US cities start pushing protected lanes into new territory: downtown
May 23, 2014
Michael Andersen, Green Lane Project staff writer
Denver Mayor Michael Hancock rides on the city's new 15th Street protected bike lane Friday. Photo from his Twitter feed.
Mile by mile this spring, America's protected bike lanes are advancing into a new and interesting type of neighborhood: the one right in the middle.
Even as protected lane designs have gained momentum around the country, the projects have often danced around the edges of central business districts: a college drag here, a trail connection there. With a few notable exceptions — Dearborn Street in Chicago is one — bike protection tends to stop where the skyscrapers begin. Space on those streets has been seen, presumably, as too valuable to be physically separated for bicycle traffic.
On Friday, Denver Mayor Michael Hancock led a ride down his city's first physically protected lane, a 0.7-mile stretch of 15th Street that runs straight up to Civic Center Park. One block northeast is the city's iconic downtown pedestrian mall; one block southwest, on 14th, another protected lane is in the works.
Meanwhile, in Seattle, Mayor Ed Murray announced this month that a pilot protected lane will be installed this fall on Second Avenue, parallel to its highly anticipated new waterfront and just downhill from some of the tallest buildings on the West Coast. In Pittsburgh last month, Mayor Bill Peduto said he too is aiming to add a "downtown" protected lane by September. And Los Angeles's redesigned Figueroa corridor, that city's first protected lane, will run just to the edge of its downtown.
Molly North, executive director for advocacy group Bike Denver, said in an interview Friday that her city is prioritizing downtown projects because it's the best way to quickly bring a relatively complete network of comfortable bike streets to many people.
"If we really focus on our downtown, which has a lot of destinations for a lot of different people," she said, "we then have that kind of mass of people using it. We have people that can tell stories about it."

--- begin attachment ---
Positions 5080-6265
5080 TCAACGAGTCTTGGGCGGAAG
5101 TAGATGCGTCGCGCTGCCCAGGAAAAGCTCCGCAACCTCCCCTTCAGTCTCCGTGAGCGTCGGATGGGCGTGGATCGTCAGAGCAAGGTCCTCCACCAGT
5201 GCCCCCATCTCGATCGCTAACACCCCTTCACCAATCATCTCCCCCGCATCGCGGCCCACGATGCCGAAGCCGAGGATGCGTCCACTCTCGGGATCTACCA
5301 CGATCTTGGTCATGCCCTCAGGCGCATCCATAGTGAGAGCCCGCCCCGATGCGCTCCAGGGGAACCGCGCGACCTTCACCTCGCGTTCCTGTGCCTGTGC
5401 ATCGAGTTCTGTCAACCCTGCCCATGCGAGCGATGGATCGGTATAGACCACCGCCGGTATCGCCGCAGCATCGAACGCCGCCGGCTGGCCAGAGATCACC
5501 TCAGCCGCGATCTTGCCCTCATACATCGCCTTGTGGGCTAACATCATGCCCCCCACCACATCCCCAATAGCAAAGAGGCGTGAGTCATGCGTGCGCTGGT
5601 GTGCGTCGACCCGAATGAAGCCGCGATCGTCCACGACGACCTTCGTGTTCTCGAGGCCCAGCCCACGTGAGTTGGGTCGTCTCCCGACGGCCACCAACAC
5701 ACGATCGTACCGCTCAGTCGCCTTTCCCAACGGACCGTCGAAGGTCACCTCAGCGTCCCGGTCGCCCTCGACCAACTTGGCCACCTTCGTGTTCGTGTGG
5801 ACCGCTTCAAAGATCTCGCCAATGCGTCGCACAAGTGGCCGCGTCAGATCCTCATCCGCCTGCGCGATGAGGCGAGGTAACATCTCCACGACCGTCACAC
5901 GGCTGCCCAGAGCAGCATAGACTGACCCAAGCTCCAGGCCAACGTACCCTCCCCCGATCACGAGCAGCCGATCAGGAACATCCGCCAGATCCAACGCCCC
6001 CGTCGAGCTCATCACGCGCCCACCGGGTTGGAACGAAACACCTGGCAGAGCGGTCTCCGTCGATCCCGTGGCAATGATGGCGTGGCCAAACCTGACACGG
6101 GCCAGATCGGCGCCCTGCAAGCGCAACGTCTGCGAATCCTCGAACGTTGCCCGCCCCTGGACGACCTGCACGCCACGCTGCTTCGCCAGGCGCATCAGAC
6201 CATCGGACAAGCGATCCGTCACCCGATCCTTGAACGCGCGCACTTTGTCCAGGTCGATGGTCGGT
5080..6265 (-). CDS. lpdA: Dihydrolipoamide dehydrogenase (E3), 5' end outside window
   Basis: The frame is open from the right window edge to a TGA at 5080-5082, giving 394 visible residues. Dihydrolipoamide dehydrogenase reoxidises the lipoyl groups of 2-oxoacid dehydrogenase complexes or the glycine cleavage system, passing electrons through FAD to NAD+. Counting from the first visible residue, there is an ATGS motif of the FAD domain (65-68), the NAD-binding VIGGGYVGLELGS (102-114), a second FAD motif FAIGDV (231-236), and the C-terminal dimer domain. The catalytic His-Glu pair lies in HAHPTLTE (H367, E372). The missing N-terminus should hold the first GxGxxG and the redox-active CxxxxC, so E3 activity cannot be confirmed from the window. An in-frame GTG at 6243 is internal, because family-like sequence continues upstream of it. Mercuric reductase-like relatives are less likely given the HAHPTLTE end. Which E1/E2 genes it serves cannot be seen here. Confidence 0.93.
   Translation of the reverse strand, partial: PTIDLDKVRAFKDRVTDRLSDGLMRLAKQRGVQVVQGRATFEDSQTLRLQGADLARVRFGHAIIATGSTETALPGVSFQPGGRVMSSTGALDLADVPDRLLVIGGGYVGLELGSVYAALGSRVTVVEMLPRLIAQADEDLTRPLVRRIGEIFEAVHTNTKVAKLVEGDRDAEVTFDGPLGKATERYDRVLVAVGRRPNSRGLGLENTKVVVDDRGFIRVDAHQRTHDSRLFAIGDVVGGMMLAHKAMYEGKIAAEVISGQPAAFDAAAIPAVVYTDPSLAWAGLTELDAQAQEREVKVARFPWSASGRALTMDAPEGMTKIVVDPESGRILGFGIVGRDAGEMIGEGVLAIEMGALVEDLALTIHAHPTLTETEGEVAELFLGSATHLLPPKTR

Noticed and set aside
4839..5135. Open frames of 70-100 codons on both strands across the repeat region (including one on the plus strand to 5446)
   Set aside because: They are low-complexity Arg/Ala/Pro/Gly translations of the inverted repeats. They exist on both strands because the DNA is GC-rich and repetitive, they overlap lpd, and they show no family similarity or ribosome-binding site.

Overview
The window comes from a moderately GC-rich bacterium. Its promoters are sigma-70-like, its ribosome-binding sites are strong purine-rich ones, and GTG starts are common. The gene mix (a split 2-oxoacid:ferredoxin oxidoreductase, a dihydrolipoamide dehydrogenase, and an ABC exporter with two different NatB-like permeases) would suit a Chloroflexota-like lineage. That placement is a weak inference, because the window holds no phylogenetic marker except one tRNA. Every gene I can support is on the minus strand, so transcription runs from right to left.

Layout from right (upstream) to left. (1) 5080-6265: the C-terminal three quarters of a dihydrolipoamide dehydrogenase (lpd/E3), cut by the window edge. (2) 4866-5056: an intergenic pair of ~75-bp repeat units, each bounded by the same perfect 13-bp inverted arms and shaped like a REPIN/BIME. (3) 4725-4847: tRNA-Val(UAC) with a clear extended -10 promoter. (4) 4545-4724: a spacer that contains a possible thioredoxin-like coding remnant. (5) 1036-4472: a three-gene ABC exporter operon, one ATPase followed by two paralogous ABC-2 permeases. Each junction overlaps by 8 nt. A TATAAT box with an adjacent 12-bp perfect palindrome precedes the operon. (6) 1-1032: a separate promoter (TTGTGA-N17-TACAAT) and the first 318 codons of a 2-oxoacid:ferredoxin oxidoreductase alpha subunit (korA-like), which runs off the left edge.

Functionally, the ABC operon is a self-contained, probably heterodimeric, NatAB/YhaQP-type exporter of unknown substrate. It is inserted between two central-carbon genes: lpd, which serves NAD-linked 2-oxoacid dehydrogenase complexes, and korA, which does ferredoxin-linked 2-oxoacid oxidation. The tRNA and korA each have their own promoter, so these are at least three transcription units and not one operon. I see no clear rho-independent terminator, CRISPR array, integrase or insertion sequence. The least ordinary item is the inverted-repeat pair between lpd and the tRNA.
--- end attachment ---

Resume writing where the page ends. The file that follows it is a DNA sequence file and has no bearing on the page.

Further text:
Scattering unconnected lanes around the city would be counterproductive, she said.
"Our community is worse off if we install a bike lane that's not connected to the network," North said. "If they get out on the road and the bike lane ends, then that might be the last time they get on their bike."
One downside, North conceded, is that other neighborhoods will have to wait longer for top-notch bike projects.
"I wish we could, like, quadruple our funding and be able to serve everybody at the same time," she said. "Just because we're putting the protected bike lanes in downtown doesn't mean we've stopped extending the network out."
Adding lanes downtown has another benefit, of course: if they make it more pleasant to bike into downtown, the downtown will have to dedicate less space to parked or congested cars and more room to add residences, commerce and recreation.
Not to mention more room for bikes to travel comfortably.
"When people come to Denver and say, 'Oh, the traffic downtown is so bad, how do you deal with it?' I'm like, 'I don't know,'" North said. "I've never been in a traffic jam. I was on my bike."
Denverites celebrate before riding the new 15th Street lane. Photo by BikeDenver.
The Green Lane Project is a PeopleForBikes program that helps U.S. cities build better bike lanes to create low-stress streets. You can follow us on Twitter or Facebook or sign up for our weekly news digest about protected bike lanes. Story tip? Write email@example.com.
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